Traffic to this blog, on the other hand, has steadily increased over the past two months, thanks primarily to high rankings in Google search results. In particular, my recent post about a scam targeting LLCs has been my most popular to date: It quickly shot past 100 unique page views, each of which hopefully represents an LLC owner who avoided being victimized. Well, make that all but one (see comments).

Monday, April 20, 2009

Corporation Number

As I described in this post on TurboTax Business, our company is organized as an LLC but is taxed as a corporation; for our situation, this is the best of both worlds. This status, however, led to a problem on the California corporate tax form (Form 100), which requires a seven-digit corporation number, but has no provision for LLCs that have yet to be assigned one. I spoke with a representative at the Franchise Tax Board, who instructed me to leave it blank; however, TurboTax Business considered this an error and prevented me from e-filing the return. I ended up entering all zeroes as a compromise.

As it turns out, this solution worked: We have just received a notice from the FTB assigning our LLC a corporation number. The notice instructs us to use the new identification number "on all California corporation income tax returns, payments, and documents" we file with them.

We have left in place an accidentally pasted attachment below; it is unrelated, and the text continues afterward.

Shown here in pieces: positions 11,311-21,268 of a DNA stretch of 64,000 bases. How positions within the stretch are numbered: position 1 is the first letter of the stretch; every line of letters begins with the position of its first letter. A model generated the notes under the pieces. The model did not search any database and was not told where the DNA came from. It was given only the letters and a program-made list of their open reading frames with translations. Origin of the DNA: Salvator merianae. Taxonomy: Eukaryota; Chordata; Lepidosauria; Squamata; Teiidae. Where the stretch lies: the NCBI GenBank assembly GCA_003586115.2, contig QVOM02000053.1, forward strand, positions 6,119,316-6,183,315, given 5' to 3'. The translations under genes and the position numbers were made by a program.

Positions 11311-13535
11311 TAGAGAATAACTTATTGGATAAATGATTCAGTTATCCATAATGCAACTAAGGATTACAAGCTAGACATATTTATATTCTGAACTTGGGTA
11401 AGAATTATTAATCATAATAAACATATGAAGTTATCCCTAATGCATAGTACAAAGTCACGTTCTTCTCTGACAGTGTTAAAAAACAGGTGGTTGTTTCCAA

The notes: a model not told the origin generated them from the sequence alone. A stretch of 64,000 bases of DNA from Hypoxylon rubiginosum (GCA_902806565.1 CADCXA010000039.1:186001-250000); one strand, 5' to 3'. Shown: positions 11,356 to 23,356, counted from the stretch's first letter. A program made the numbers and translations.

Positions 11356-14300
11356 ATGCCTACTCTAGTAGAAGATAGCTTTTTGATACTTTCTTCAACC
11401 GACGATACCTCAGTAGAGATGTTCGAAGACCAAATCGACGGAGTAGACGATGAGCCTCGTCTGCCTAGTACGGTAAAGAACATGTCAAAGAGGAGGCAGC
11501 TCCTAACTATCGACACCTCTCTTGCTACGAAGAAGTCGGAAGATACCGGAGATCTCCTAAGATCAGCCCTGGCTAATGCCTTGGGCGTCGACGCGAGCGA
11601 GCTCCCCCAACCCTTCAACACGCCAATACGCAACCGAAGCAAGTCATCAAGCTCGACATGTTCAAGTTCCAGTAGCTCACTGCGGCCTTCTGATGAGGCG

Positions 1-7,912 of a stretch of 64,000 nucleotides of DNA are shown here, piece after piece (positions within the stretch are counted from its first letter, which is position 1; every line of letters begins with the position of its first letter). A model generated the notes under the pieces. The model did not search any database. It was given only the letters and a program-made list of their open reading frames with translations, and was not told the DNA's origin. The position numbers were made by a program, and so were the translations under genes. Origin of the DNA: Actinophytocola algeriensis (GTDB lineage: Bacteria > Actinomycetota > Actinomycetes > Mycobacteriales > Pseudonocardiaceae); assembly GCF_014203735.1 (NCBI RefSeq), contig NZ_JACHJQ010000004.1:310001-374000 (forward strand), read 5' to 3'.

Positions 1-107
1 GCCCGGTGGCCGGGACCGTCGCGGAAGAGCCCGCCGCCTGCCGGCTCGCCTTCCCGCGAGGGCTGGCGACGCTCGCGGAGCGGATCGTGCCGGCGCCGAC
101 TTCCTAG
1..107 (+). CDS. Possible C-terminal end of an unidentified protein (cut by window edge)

Wednesday, April 15, 2009

Drupal Security

In an effort to help others, I had planned on sharing our experiences with Drupal as we develop Truth Rally; however, I have since learned that this can pose security risks. For example, revealing any installed modules or themes can make it easier for someone to exploit known vulnerabilities. Even revealing the version of Drupal that is used on a site can make it more vulnerable to attack. As a result, I will only be offering general updates on our development. Those of you who are disappointed can thank all the cyber-assholes out there for ruining yet another good thing.

Update: See our policy update here.

Tuesday, April 7, 2009

Annual Review Board Scam

Speak of the devil! Shortly after receiving a warning about bogus solicitations, we were targeted with a scam letter from an organization that calls itself Annual Review Board and is based in Los Angeles. In bold letters, they admonish us to "Remit Immediately" in order to "Avoid Penalties, Fines and Suspensions." Here is a copy of the letter: